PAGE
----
Adding an extra 35 minutes to your workout could slash your risk of depression, research suggests.
Scientists from Massachusetts General Hospital found exercising for an “extra” half-an-hour or so a day protects against the mental-health condition.
Whether sprinting or yoga, the results suggest exercise may “neutralise” DNA that puts people at risk.
“Our findings strongly suggest, when it comes to depression, genes are not destiny and being physically active has the potential to neutralise the added risk of future episodes in individuals who are genetically vulnerable,” lead author Dr Karmel Choi said.
“On average, about 35 additional minutes of physical activity each day may help people to reduce their risk and protect against future depression episodes.”
Nearly one in five (19.7%) people over 16 in the UK showed signs of depression or anxiety in 2014 alone, Mental Health Foundation statistics show.
In the US, 17.3 million adults (7.1%) had at least one depressive episode in 2017, according to the National Institute of Mental Health.
“The magnitude of depression around the world underscores the need for effective strategies that can impact as many people as possible,” Dr Choi said.
The NHS recommends mild sufferers do more exercise.
It advises adults aged 19-to-64 do at least 150 minutes of moderate intensity exercise – like brisk walking – a week or 75 minutes of vigorous working out, such as jogging.
As well as boosting our mood, exercise also reduces the risk of heart disease, stroke, type 2 diabetes and cancer by up to 50%, NHS data shows.
Government data suggests two in five (41%) adults aged between 40 and 60 in England did not walk more than 10 minutes at a time in 2017.
To learn more about the benefits of exercise, the scientists analysed the genes of more than 7,900 people.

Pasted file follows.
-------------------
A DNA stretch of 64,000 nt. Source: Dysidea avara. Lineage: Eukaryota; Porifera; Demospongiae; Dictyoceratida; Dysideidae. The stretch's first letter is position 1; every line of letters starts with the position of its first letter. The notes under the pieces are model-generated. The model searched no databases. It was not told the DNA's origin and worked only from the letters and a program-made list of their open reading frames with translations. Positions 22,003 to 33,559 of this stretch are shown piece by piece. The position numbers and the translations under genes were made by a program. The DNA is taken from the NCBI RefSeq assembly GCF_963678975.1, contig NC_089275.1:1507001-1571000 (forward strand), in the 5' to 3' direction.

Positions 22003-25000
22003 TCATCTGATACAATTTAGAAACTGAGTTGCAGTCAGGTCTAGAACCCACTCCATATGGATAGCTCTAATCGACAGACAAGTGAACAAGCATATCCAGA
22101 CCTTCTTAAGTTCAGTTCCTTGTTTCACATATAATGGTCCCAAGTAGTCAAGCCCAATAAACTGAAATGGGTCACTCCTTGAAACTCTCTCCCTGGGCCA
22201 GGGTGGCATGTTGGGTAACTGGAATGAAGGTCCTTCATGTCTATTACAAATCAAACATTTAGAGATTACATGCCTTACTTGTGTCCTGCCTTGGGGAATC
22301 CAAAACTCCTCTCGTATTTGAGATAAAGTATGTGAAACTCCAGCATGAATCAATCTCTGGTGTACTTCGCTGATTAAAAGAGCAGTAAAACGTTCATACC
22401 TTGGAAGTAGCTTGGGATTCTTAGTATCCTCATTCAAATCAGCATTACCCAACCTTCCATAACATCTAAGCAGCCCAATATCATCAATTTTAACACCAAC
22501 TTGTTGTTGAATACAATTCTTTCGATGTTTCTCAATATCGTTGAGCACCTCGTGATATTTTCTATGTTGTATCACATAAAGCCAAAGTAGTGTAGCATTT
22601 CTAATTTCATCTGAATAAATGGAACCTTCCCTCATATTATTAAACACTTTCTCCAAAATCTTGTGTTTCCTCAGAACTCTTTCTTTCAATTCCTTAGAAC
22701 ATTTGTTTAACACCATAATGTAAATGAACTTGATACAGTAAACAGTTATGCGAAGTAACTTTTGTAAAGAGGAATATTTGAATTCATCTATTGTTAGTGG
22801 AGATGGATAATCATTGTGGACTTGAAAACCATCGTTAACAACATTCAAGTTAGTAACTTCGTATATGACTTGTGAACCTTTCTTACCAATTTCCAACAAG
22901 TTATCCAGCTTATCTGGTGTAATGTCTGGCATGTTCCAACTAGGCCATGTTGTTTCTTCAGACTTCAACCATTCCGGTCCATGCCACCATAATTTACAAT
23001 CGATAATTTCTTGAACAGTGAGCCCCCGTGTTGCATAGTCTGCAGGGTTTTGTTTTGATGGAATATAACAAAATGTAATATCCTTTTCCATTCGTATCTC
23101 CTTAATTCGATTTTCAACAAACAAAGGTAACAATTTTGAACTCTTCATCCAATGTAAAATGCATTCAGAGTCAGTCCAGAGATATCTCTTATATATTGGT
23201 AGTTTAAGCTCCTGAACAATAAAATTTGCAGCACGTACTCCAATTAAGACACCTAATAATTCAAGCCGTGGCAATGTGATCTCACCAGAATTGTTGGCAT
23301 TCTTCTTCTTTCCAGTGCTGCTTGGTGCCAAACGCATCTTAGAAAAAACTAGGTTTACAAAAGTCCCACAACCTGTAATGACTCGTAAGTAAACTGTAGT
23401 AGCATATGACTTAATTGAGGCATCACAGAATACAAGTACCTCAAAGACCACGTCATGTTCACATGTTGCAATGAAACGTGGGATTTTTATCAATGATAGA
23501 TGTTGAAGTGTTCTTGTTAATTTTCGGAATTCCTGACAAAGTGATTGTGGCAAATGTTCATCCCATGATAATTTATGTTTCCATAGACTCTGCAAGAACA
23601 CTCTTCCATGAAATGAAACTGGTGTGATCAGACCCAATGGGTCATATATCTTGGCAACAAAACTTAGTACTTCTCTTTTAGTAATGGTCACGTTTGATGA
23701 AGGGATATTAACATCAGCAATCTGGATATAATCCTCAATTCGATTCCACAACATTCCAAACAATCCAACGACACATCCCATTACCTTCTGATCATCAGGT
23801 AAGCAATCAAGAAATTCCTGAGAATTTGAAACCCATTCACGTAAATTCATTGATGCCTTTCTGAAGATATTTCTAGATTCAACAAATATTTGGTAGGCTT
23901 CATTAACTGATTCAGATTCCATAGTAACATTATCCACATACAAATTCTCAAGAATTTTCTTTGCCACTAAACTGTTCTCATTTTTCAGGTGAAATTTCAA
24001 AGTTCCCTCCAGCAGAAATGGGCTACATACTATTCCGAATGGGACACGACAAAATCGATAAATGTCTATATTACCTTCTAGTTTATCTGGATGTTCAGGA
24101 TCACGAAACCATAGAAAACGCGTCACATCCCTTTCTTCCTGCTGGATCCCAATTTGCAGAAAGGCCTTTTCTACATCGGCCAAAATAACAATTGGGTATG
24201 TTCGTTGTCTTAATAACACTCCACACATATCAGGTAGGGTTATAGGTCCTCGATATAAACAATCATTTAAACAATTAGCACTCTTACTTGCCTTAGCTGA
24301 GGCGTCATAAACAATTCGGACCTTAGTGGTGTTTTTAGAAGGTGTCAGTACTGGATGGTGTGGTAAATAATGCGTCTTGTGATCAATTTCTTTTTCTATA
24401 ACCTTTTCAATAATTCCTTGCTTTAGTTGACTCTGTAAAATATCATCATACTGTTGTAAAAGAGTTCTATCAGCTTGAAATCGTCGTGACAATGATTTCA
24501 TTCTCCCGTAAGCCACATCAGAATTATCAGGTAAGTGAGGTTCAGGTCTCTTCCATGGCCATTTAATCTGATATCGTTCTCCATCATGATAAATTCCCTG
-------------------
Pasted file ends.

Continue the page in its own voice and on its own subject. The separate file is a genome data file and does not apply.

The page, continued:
Over two years, they scoured the participants’ health records for any signs of depression.
This information was combined to give the participants a depression-risk score.
Finally, they were quizzed on how active they were in any given week.
Results – published in the journal Depression & Anxiety – found daily exercise drove down the risk of depression, even if a person’s genetic risk was high.
For every additional four hours of activity a week, the risk of a depressive episode in those who had suffered before dropped by 17%.
The benefits applied to all forms of exercise, whether high-intensity or more gentle stretches.
Exercise is known to release “feel good” chemicals called endorphins that help boost our mood and combat stress.
While most would benefit from being more active, the scientists hope their study will particularly encourage doctors to prescribe exercise to those at risk of depression.
“In general, our field has been lacking actionable ways of preventing depression and other mental health conditions,” study author Dr Jordan Smoller said.
“I think this research shows the value of real-world healthcare data and genomics to provide answers that can help us to reduce the burden of these diseases.”